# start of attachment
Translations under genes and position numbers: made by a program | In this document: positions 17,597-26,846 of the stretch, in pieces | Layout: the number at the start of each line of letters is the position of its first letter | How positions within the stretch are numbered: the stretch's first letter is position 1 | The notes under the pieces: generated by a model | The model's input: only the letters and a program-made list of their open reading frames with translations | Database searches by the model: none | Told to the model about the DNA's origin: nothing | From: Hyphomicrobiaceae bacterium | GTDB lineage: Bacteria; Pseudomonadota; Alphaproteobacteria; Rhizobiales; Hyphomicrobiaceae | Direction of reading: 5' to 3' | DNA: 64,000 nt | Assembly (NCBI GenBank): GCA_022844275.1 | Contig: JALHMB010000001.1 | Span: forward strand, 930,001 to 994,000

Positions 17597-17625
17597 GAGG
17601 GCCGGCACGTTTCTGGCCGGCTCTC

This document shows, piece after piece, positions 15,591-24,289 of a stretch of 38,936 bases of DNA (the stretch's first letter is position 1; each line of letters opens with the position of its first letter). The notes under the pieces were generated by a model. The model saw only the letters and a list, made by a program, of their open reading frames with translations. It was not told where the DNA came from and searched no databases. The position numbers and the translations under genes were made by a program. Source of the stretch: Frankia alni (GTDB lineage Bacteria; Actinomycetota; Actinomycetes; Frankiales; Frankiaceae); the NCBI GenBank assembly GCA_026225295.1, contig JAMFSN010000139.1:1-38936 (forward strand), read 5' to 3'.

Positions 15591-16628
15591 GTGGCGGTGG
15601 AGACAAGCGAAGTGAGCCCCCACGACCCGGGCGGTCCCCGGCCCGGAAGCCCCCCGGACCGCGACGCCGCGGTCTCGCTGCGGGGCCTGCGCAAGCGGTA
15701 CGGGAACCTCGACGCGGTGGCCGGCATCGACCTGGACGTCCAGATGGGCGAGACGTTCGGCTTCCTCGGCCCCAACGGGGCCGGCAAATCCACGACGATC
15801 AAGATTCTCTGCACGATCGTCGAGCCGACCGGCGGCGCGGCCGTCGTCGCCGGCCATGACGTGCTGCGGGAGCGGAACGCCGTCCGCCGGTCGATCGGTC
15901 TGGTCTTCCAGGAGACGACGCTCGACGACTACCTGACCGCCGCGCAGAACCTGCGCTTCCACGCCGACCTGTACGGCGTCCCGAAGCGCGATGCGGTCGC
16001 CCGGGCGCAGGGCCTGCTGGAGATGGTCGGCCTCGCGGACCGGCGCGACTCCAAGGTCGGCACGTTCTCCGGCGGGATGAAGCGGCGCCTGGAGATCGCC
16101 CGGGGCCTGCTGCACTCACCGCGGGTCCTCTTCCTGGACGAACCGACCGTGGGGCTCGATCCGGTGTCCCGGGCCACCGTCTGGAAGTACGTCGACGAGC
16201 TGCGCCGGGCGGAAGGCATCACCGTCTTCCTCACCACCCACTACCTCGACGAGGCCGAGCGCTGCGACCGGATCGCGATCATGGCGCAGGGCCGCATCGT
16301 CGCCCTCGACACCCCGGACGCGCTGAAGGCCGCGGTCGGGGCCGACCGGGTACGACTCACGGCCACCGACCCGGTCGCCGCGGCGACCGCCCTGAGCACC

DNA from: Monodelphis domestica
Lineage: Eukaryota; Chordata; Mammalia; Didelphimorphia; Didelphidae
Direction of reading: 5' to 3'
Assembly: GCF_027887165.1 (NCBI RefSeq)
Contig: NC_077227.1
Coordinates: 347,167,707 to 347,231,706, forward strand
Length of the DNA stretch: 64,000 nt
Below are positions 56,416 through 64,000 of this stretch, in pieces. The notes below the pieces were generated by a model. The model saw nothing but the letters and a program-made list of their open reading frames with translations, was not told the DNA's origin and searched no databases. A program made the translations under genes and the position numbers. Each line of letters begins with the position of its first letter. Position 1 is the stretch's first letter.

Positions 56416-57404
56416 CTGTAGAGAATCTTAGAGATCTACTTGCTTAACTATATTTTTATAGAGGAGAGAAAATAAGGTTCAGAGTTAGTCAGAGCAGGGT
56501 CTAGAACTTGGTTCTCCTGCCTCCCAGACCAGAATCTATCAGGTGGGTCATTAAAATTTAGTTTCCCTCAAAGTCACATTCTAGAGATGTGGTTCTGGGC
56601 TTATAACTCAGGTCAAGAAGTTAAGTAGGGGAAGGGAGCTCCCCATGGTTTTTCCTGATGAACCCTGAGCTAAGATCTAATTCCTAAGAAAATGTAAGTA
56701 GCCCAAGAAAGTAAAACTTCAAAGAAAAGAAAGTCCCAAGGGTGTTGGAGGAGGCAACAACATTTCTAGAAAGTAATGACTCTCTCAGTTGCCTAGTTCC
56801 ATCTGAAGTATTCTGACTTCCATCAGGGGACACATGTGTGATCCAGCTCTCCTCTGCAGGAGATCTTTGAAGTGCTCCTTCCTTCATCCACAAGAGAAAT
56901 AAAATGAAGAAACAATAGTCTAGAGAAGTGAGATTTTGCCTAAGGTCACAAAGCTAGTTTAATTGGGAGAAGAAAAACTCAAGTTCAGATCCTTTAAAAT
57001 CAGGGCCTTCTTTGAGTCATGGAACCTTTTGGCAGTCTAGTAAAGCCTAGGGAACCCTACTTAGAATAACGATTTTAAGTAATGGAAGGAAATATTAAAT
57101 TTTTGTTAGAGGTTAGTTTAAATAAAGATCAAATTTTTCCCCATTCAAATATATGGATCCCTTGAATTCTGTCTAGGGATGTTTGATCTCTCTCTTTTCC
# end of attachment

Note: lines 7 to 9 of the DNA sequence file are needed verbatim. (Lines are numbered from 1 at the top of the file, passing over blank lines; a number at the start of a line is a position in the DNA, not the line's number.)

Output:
15591 GTGGCGGTGG
15601 AGACAAGCGAAGTGAGCCCCCACGACCCGGGCGGTCCCCGGCCCGGAAGCCCCCCGGACCGCGACGCCGCGGTCTCGCTGCGGGGCCTGCGCAAGCGGTA
15701 CGGGAACCTCGACGCGGTGGCCGGCATCGACCTGGACGTCCAGATGGGCGAGACGTTCGGCTTCCTCGGCCCCAACGGGGCCGGCAAATCCACGACGATC